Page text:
Posted by Dave on April 03, 1998 at 10:45:11:
In Reply to: Re: SSA Response (July 14, 1997) to my Affidavits of Rescision! posted by Chris Gondringer on April 02, 1998 at 19:54:30:
: : Charles F. Charpentier
: : c/o Box 883, Portage, Wisconsin
: : Postal Code 
: : July 18, 1997
: : Dear Friends,
: : Following is the text of a letter which I received today from the Social Security Administration, in response to my recent action of having my Social Security contract legally rescinded. Their letter was dated July 14, 1997.
: : =========================================================
: : Dear Mr. Charpentier:
: : This is in response to your correspondence about the Social Security program. People cannot voluntarily end their participation in the program. The payment of Social Security taxes is mandatory, regardless of the citizenship or place of residence of either the employer or the employee. Unless specifically exempt by law, everyone working in the United States is required to pay Social Security taxes.
: : Similarly, people cannot withdraw the Social Security taxes that they have already paid. Social Security taxes paid by employees and employers are not placed in individual accounts, but are pooled to pay benefits to eligible workers and their families. Benefits are paid only on the basis of a voluntary application. (note: for you receiving this via email, the word voluntary was underlined in the last sentence)
: : The Social Security Administration (SSA) is required by law (at section 205 of the Social Security Act) to maintain records of workers' earnings and to establish any other record necessary to carry out our responsibilities under the Social Security Act. Because many people have the same name, or change their name, a reliable and permanent system was needed to distinguish one individual from another in our records. The Social Security account number system was established to meet that need.
: : The constitutionality of the Social Security system, as established by the Social Security Act, and mandatory individual participation have already been established by the Supreme Court. We will not respond further to your correspondence about voluntary participation in the Social Security program or the withdrawal of Social Security taxes.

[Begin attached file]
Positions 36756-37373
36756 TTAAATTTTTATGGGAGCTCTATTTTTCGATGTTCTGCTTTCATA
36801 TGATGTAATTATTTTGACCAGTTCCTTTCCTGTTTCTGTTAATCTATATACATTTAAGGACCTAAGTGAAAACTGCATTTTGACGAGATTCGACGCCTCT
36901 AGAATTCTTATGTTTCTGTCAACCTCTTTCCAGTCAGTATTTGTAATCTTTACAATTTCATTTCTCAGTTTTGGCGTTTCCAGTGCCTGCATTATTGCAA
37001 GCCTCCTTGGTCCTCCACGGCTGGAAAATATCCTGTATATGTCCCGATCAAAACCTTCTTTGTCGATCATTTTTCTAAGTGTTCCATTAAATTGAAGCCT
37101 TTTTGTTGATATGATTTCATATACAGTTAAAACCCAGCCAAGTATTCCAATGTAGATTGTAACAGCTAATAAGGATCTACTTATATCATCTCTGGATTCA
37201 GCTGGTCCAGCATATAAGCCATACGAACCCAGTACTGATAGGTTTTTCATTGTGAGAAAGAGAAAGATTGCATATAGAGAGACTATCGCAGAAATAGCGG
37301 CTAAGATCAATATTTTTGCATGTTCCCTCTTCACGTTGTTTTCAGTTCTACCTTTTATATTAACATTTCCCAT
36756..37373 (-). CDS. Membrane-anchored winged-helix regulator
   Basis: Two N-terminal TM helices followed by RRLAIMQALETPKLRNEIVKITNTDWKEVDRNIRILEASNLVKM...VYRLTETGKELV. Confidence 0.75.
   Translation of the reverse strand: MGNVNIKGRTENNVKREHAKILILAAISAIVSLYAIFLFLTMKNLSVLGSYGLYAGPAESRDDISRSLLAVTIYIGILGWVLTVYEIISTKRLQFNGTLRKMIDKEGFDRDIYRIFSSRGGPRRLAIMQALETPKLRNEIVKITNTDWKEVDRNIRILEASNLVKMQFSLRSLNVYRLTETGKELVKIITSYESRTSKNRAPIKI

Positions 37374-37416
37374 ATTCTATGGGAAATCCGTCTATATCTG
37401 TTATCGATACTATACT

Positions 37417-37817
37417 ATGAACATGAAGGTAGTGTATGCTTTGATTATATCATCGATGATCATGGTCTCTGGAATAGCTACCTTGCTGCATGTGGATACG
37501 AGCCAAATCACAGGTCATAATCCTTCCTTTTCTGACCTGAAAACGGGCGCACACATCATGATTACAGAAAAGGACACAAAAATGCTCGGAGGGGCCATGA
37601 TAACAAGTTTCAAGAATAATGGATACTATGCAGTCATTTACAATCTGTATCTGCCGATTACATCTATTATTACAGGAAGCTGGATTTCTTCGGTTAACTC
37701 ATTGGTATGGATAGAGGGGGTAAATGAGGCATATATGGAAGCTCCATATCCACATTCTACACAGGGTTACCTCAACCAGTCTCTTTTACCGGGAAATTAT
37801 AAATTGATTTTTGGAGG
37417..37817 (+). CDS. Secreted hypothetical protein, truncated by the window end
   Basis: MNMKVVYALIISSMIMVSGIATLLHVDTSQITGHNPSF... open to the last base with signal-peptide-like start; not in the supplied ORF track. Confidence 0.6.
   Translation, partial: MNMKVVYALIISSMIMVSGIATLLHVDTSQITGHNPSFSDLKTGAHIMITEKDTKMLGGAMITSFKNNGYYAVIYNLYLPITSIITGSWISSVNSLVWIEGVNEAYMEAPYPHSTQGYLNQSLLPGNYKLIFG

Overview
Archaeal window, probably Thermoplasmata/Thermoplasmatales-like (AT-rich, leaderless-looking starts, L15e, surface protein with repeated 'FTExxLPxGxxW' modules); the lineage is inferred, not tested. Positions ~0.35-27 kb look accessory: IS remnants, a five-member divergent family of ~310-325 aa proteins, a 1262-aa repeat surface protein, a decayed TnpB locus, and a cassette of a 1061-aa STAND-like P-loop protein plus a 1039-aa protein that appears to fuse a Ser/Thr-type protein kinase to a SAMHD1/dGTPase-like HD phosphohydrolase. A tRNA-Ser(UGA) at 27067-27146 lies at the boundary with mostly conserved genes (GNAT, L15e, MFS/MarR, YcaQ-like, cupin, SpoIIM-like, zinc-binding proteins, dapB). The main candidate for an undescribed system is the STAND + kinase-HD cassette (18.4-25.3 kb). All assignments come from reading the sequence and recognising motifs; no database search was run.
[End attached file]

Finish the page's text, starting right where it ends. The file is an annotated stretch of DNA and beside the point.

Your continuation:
: : The Internal Revenue Service has jurisdiction over the issue of liability for Social Security taxes; the Immigration and Naturalization Service has jurisdiction over the issue of citizenship. If you have questions about either of these subjects, you should contact one of those Agencies.
: : Sincerely,
: : Charles H. Mullen
: : Associate Commissioner
: : Office of Public Inquiries
: : ===================================================
: : P.S. I haven't yet had time to dissect this letter for accuracy, or outright lies. I would appreciate your feedback, citing the applicable laws. Thanks.
Take some time to read the following Supreme Court Cases and you will learn an awful lot about the Social Security Tax.
Steward Machine Co. v. Davis, 301 U.S. 548 (1937)
Helvering v. Davis, 301 U.S. 619 (1937)
(Note: these are different Davis parties)
Do a search on Findlaw's Supreme Court search engine and you can get a link right to the court's opinion.
The search engine is located at
Usually if you just search for the volume and starting page number together (ie. 301 AND 548) you will get the
case in the first page of hits.
Things you will discover:
1) The Social Security taxes (employer and employee) are excise taxes.
2) The money you and your employer pay goes directly into the general treasury of the US (purportedly).
3) The money for Social Security checks is appropriated out of the general treasury each year by Congress (not mandatory by the way).
4) There is no connection between the two, ie. you can't get your money back.
5) Your Social Security 'Account' is a bookkeeping fiction used to calculate how much (if any) you will be paid from
Congress' annual appropriations.
It is also interesting to note in the Steward case that the court confirmed that all direct taxes must be apportioned.
It even cites the Brushaber case on that point.
"If the tax is a direct one, it shall be apportioned according to the census or enumeration.
If it is a duty, impost, or excise, it shall be uniform throughout the United States.
Together, these classes include every form of tax appropriate to sovereignty."
So here you have evidence (after the 16th Amendment, and Brushaber) that the so-called income tax must also be an excise tax, as it is not apportioned!
Now what exactly does Title 26 impose these excise taxes on? (manufacture or sale of commodity?, a taxable activity?, or a gov't granted license?)
And where specifically does it make that activity subject to the tax?
Take a look at Otto Skinner's web page and consider getting his books.
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